The Associated Press
3/12/03 7:26 PM

MONTGOMERY, Ala. (AP) -- Members of a prison guard's association gathered Wednesday outside the Alabama Statehouse, hoping to attract the attention of lawmakers inside who will decide how to address prison overcrowding and guard shortages. 

The shortage of officers at state prisons is worsening as some 205 guards have been called to active military duty, said Annie Latimore, a corrections officer at Staton Prison and president of the Alabama State Corrections Association. 

"It's just putting us at a (greater) disadvantage than we were already at," she said Wednesday at a news conference attended by about 30 corrections officers. 

"We are in dire needs and on top of that, our governor has said something about cutting our budget," Latimore said. "We do not need our budget cut, we need it increased if anything." 

Pepper Bryars, a spokesman for Gov. Bob Riley, said the governor supports Corrections Commissioner Donal Campbell's budget request of $233 million -- $29 million more than last year -- but can't give any agency money the state doesn't have.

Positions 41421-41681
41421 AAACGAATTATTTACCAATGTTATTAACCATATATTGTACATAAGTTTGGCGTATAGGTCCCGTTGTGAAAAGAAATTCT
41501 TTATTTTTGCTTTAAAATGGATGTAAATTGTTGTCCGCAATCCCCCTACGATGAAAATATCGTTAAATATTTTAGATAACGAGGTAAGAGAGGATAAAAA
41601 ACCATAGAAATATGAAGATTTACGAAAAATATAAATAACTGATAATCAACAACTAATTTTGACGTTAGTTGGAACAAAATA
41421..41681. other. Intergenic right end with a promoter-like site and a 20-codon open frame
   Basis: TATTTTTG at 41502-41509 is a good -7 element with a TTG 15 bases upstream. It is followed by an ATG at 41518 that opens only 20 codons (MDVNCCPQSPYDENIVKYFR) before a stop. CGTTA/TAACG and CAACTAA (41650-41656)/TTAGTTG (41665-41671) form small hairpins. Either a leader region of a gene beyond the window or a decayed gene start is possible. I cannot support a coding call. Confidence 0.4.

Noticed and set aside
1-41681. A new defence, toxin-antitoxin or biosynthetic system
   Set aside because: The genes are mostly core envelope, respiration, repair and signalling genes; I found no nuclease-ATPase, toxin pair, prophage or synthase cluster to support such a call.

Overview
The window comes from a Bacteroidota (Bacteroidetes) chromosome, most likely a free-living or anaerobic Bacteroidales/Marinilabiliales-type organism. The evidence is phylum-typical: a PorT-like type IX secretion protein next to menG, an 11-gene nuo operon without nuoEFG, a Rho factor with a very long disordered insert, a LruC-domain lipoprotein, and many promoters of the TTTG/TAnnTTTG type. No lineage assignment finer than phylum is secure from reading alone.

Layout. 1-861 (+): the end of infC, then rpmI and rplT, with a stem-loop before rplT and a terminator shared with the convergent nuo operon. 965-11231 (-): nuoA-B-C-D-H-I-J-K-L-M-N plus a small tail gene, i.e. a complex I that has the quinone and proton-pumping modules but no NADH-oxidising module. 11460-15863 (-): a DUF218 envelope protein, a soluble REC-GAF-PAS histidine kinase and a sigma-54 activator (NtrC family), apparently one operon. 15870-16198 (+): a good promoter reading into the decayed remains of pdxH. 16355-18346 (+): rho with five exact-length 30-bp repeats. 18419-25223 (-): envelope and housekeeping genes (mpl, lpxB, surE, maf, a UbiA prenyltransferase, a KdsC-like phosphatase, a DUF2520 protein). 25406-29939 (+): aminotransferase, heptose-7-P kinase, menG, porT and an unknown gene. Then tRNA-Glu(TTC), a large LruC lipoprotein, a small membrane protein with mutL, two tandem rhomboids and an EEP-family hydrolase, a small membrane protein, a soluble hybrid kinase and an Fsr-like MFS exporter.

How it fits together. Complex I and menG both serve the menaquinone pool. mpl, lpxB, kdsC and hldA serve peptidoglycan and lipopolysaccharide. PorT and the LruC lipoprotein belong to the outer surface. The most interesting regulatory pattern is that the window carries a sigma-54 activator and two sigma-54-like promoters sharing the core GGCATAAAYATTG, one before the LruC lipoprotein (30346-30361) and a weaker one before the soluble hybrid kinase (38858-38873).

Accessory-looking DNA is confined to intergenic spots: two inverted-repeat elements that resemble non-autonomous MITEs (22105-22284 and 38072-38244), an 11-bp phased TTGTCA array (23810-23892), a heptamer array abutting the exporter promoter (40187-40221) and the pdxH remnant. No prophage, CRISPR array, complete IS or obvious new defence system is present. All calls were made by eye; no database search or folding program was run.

"The state has no overdraft protection in its accounts" and can spend only money it has, Bryars said. "So Alabama has to work with what it has, not what it needs. 

"But he hears those corrections officers loud and clear," Bryars said. "And we're not through. Not by a long shot." 

Latimore said her group remains neutral on the idea of moving Alabama inmates to prisons in other states, one of the solutions to overcrowding suggested by the Riley administration. 

"I think it's sort of hard for us to ask for relief and then take a stand on where they go," she said. 

Mac McArthur, president of the Alabama State Employees Association, said he was glad to have been wrong last summer, when he warned that there would be a prison riot in Alabama. 

"But I'm going to stand here today and tell you that if things don't improve, nobody here thinks that we'll get through this next year without a prison riot." 

Several of the officers Wednesday said they've had to work as much as 40 hours per week of overtime to make up for the guard shortage. 

Officer Erskine Robinson, who works at Donaldson Correctional Facility in Jefferson County, said the officers weren't complaining, but trying to show how drastic the shortage is. 

"We're corrections officers, we realize what we're getting into," Robinson said about working long hours. "(But) it's getting ridiculous because it's not only putting us at peril, but it's not giving us an opportunity for proper rest and to do other things."